Could there be a midnight at high noon? Yes, and I’m affirming this with a calm, cool and collected “I-witness” account in any court of law. It happened on August 21, 2017—significantly printed 8.21.17 on the T-shirt that I bought in Orangeburg, a city in South Carolina—a most memorable State in the U.S. of A., at least to me.
The day before, David, my daughter Randy’s better-half, searched for the best site in the whole of America with which to view the total solar eclipse. The result: Orangeburg, a three-hour drive from their residence in Bluffton, South Carolina. The specific place: South Carolina State University where we were one of the families that converged in the huge University Stadium.
A souvenir that I still have in my desk is the spectacle labeled ECLIPSE SHADES, given free to all who came for the great event. Now I have all the time to read what’s written at the back of the specs: “INSTRUCTIONS FOR USE: Wear your Eclipse Shades to protect your eyes from solar radiation any time you look at the Sun or the Sun’s reflection. When looking at a solar eclipse, use your Eclipse Shades whenever ANY PART of the Sun, no matter how small is visible. This product should not be used with any other optical appliances such as cameras, telescopes or binoculars. This product is not a toy. Children should use only with adult supervision.”
On the other side of the specs is a “WARNING: NEVER LOOK AT THE SUN WITHOUT SPECIAL EYE PROTECTION. DO NOT USE IF DAMAGED. Using damaged Eclipse Shades can result in severe eye injury. BEFORE EACH USE: Check front and back of each lens for damage such as scratches, pinholes or separation from frames. If damaged, cut into small pieces and discard. DO NOT attempt to clean or disinfect. (Under general conditions of use, this should not be necessary).”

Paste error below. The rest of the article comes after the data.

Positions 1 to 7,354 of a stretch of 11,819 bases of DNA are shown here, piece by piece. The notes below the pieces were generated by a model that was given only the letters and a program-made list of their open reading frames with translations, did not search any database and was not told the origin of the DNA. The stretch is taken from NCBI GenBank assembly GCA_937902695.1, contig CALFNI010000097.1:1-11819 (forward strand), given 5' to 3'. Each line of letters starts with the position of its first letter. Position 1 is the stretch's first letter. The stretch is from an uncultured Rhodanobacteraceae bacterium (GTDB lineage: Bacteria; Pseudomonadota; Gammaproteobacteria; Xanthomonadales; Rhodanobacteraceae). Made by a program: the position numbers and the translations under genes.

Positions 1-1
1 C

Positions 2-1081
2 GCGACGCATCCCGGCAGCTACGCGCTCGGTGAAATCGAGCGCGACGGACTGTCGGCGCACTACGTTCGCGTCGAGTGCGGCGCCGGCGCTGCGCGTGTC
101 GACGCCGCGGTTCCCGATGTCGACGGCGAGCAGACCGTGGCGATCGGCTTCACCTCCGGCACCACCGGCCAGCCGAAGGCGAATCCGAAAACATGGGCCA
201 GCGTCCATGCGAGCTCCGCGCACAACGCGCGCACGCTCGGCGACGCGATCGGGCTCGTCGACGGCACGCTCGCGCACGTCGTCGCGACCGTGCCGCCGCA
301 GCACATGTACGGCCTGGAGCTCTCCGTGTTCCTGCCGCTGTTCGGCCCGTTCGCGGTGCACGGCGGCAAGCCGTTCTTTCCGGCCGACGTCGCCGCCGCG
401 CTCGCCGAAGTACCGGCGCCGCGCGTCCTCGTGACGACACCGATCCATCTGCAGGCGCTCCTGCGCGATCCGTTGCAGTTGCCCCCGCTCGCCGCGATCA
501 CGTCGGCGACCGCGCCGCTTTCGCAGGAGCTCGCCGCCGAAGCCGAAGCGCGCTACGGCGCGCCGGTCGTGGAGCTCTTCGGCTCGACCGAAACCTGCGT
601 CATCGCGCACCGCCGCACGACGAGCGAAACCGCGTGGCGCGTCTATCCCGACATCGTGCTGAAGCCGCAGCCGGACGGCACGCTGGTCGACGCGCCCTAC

Why do I write all these here? Because my daughter Randy said that in 2042, the total solar eclipse will be viewed in our part of the globe, the Philippines. You may check her findings. To be knowledgeable is to be prepared. Knowledge is power, goes the cliché. But where will I be in 2042? I will be 106 years old by that time. Will this centenarian still have the breath of life by then? Or, I’m already up there in high heavens in the company of my dear departed Rudy, a human rights lawyer.
Prior to the climactic moment, a gigantic white balloon was hoisted in the middle of the University Stadium — untied to soar up high, getting smaller and smaller until it disappeared from our sight. It was a weather balloon in a science experiment related to the eclipse. The Emcee had a resounding command of the ceremonies which included the University’s marching band that prepped up the audience. And there was the Professor (I failed to get her name) who briefed us on the forthcoming mesmerizing wonder of the Universe that, thankfully, Science can explain. In the ancient past, children were foolishly told that the Sun and the Moon were engaged in a wedding — “A Tale Told by an Idiot” if I have to mock via Shakespeare. To the Scientists, bravo for throwing superstitions, prognostications, and the like into the garbage bin.
The clouds gave way as the Sun ever so slowly went into the shape of a crescent. From the heat of high noon, the atmosphere grew cooler and cooler, the Stadium lights dimmer and dimmer. There was hushed silence. Finally, the totality of it all, and never more was the audience rapt in unity. On that very day, it was most fitting that I wore my favorite green T-shirt boldly blaring the words: ONE LOVE—ONE CHANCE—ONE WORLD—ONE EARTH.
In the span of the night sky, we saw the planets Mercury and Venus predominant in the tiny glitter of stars. My granddaughter Danika, who dreams to be an astrophysicist, shed tears in sheer amazement. That midnight at Orangeburg was an experience of a lifetime.
(Midnight in the Garden of Good and Evil is a non-fiction work by John Berendt. The book, Berendt’s first, was published in 1994. It became a New York Times Best-Seller for 216 weeks following its debut and remains the longest-standing New York Times Best-Seller.)
Julia Carreon-Lagoc was a Panay News columnist for two decades. She pops up with Accents now and then. (firstname.lastname@example.org) /WDJ